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Florida braces for a dose of desert dust, are more 'Godzilla' dust plumes ahead?

Wednesday, June 16th 2021, 4:41 pm - 2020's 'Godzilla' dust event darkened skies and worsened air quality across much of North America and the Caribbean, but NASA research suggests plumes of trans-Atlantic Saharan dust may become rarer in the coming decades.

The so-called 'Godzilla' dust storm of June 2020 was a real monster. From its origins in the distant Sahara, the dust darkened the skies and degraded air quality throughout the Caribbean and as far inland as Kansas.

Now, forecasters are keeping an eye on another dust plume on its way to the Gulf of Mexico, that could bring hazy skies to at least Florida late week, lasting into Saturday.

This plume had its origins in the western Sahara earlier in the month, beginning on June 4th when it was observed exiting out to sea from Senegal and Gambia by the NASA-NOAA Suomi NPP satellite. By June 7th, it was already over the mid-Atlantic en route to the Americas beyond.

Saharan dust is blown regularly across the Atlantic from Africa to the Caribbean and North America. The desert from which it originates sprawls across 9.2 million square kilometres – a little smaller than Canada – and some 60 million tonnes of the stuff is lifted into the atmosphere each year.

The phenomenon has several effects on our planet's climate, such as a well-documented suppressing impact on hurricane formation. It can also ferry beneficial nutrients for ocean and plant life, and help fertilize the Amazon. For humans, however, it can be harmful, as it brings down air quality near the surface.

Will this week's plume usher in another 'Godzilla' dust event? As it happens, recent NASA research suggests such plumes may be on the wane in the coming decades, which the agency attributes to a combination of natural processes and human activity.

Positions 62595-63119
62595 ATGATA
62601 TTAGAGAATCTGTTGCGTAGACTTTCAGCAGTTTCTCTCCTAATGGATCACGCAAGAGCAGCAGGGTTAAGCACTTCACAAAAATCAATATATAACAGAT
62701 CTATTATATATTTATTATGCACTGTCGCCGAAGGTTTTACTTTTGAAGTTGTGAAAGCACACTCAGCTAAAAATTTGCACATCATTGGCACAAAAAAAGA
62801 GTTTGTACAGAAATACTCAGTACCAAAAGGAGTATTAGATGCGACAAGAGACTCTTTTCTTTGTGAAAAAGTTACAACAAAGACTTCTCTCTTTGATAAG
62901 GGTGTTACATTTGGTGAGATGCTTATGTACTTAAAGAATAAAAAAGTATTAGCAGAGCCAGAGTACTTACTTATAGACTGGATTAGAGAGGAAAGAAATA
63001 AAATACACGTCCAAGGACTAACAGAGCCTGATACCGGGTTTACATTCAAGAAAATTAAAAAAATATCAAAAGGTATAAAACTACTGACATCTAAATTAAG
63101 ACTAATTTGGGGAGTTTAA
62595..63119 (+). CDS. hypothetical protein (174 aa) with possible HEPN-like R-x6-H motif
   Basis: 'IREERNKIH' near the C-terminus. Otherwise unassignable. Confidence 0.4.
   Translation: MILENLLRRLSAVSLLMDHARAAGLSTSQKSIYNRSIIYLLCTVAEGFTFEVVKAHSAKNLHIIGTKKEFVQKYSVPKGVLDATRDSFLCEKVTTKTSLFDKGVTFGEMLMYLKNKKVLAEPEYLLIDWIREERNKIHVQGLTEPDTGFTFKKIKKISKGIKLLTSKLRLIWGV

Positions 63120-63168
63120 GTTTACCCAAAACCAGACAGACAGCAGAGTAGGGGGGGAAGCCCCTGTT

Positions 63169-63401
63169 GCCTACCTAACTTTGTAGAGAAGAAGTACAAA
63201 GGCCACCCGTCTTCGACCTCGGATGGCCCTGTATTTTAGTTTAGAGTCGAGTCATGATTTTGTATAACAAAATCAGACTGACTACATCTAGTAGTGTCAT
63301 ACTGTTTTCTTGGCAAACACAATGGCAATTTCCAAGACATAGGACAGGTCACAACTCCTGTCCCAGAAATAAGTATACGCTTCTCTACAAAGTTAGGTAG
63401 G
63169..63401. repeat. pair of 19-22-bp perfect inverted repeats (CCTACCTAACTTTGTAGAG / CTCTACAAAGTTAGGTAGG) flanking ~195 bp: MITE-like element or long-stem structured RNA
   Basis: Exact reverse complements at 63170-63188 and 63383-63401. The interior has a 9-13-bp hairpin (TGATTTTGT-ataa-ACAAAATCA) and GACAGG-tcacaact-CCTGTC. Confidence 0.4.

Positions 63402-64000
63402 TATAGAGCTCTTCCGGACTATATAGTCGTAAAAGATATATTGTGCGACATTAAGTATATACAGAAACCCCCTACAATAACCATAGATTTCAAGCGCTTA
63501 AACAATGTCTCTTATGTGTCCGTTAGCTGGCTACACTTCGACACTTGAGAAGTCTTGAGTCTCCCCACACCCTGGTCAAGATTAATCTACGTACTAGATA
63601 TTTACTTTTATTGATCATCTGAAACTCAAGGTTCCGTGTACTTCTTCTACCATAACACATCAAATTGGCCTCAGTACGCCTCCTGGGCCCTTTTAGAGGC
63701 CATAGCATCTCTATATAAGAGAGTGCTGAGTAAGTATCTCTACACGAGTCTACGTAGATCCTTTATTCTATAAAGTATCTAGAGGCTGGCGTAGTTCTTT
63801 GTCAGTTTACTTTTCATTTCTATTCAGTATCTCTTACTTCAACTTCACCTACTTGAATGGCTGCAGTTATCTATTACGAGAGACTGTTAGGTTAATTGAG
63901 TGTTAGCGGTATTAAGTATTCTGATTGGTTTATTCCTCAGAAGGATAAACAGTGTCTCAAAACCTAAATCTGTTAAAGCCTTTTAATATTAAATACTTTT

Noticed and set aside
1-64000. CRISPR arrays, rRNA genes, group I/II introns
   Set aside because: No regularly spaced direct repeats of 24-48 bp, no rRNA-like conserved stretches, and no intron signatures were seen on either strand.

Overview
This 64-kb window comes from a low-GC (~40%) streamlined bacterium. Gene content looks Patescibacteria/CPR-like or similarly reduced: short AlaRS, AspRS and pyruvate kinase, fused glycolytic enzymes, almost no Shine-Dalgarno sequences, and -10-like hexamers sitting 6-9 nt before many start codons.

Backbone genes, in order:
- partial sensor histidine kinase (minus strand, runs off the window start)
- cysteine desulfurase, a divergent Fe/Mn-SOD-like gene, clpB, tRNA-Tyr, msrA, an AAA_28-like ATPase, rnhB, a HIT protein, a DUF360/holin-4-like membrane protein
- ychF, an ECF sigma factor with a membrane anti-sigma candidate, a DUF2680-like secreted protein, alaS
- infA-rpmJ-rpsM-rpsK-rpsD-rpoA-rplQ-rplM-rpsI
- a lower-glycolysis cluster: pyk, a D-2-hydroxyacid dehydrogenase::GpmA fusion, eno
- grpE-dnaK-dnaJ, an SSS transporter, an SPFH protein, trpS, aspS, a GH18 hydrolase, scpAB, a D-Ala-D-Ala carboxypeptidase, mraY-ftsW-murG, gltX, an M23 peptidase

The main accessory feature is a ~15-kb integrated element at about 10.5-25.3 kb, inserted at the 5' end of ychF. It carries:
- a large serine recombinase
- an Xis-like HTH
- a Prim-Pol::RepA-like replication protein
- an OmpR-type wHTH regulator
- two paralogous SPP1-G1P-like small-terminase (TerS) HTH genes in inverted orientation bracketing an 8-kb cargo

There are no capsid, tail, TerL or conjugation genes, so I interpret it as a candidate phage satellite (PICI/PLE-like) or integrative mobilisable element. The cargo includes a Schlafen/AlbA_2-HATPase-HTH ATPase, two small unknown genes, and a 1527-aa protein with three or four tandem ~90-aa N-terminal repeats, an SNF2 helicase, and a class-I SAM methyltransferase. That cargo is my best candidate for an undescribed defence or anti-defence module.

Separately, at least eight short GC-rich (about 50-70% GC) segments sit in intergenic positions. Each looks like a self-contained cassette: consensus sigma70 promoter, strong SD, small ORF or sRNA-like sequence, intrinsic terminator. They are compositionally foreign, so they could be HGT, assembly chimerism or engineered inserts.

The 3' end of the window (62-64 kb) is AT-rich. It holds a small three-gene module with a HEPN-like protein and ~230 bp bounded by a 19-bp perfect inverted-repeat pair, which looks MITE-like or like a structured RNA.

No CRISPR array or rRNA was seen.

WATCH BELOW: MONSTER SAHARAN DUST STORM MAY HAVE A CONNECTION TO THE ARCTIC

As the climate warms, so do relative sea-surface temperatures between the North and South Atlantic, which NASA says leads to a weakening of the cross-Atlantic trade winds, which then transport less dust. With less of it in the air reflecting sunlight away from the ocean, the result is more ocean warming, further weakening winds and reducing atmospheric dust – a positive feedback loop NASA says will continue to impact climate, air quality, and hurricane formation.

In all, NASA expects at least a 30 per cent drop in Saharan dust activity over the next 20-50 years, and further declines beyond that time period.

“A decrease of dust as the climate warms may have profound influences on a variety of phenomena, but these potential impacts may be good or bad," Hongbin Yu, an atmospheric researcher at NASA's Goddard Space Flight Center, said in a release in April.

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